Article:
Why you shouldn’t let the browser remember your passwords

Most modern browser ask if you want to save your password after a successful authentication, but should you really do that?

Saving your passwords in any form should never be considered secure, but did you know how easy it really is to reverse passwords saved in the browser? Once the browser auto populates the username and password fields it’s really easy to unmask the password again. This works in any browser, but for convenience, I’ll use Google Chrome.

First of all use Google Chrome and go to your favorite website where you have saved your credentials. In case the fields aren’t automatically populated, you can click the “key” icon in the upper right corner of the address bar (depending on browser) and get a list of saved credentials for the current website.


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From here click the F12 key on your keyboard and Google Developer Tools should appear. Different browsers have their own developer tools or may require a plugin to be installed. Next click on the little square with the arrow inside (or CTRL+SHIT+C) and select the password-field. This should tell you exactly what line of HTML is responsible for the password field. Since the text and password fields are identical apart from the tag type="password" you can now simply double click on type="password" and change the value to type="text".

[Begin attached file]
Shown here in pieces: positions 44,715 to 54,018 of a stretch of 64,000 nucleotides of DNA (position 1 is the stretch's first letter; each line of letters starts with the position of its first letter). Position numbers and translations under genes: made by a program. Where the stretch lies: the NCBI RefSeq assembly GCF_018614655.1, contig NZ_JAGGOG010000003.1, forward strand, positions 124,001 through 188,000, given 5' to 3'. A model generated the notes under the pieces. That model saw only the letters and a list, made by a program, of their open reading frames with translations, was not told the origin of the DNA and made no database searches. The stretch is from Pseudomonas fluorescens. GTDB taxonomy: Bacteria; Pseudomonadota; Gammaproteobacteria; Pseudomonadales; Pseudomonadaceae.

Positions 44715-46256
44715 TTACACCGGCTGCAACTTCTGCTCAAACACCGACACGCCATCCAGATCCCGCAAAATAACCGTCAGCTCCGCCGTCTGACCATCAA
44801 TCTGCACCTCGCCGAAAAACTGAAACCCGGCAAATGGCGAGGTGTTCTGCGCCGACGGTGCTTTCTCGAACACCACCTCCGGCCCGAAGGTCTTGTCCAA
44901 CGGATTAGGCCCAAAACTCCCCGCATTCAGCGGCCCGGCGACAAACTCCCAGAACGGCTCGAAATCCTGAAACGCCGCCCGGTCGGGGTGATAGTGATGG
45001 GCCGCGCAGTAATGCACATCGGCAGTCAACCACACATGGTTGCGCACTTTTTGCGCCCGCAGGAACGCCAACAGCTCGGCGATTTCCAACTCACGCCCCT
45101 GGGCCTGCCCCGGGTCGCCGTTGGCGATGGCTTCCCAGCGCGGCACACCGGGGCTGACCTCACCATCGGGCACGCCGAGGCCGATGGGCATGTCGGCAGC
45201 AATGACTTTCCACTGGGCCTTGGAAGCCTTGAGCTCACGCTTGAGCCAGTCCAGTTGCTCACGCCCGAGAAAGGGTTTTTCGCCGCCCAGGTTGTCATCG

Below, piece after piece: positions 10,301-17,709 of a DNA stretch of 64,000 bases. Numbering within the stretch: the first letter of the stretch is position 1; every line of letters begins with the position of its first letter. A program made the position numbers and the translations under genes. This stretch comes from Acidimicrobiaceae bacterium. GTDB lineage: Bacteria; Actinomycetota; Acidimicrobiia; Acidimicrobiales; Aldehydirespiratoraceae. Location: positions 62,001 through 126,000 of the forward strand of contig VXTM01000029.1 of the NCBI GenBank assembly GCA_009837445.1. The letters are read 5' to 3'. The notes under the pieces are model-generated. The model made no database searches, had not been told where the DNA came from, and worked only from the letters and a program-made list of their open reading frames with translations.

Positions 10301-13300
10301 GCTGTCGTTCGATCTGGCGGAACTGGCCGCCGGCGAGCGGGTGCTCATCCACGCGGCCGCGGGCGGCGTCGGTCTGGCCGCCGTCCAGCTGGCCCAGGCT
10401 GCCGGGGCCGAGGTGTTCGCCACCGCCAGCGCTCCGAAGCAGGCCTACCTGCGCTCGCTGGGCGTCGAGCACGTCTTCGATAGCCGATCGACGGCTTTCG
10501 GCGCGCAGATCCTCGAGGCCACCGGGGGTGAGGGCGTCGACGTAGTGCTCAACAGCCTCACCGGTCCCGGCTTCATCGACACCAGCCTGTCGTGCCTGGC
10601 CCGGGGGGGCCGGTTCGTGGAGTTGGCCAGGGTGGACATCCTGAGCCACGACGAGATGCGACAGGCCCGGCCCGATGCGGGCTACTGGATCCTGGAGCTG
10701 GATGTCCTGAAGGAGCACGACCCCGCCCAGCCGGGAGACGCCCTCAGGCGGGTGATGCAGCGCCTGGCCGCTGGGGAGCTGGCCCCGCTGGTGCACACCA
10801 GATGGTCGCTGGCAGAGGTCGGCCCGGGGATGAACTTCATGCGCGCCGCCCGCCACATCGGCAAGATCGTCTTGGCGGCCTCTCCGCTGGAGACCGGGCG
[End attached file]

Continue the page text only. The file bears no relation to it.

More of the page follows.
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Behold! You’ll now see your password in plain text… 🙂

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Marc

Thats SCARY!!!!! – thanks for this insight

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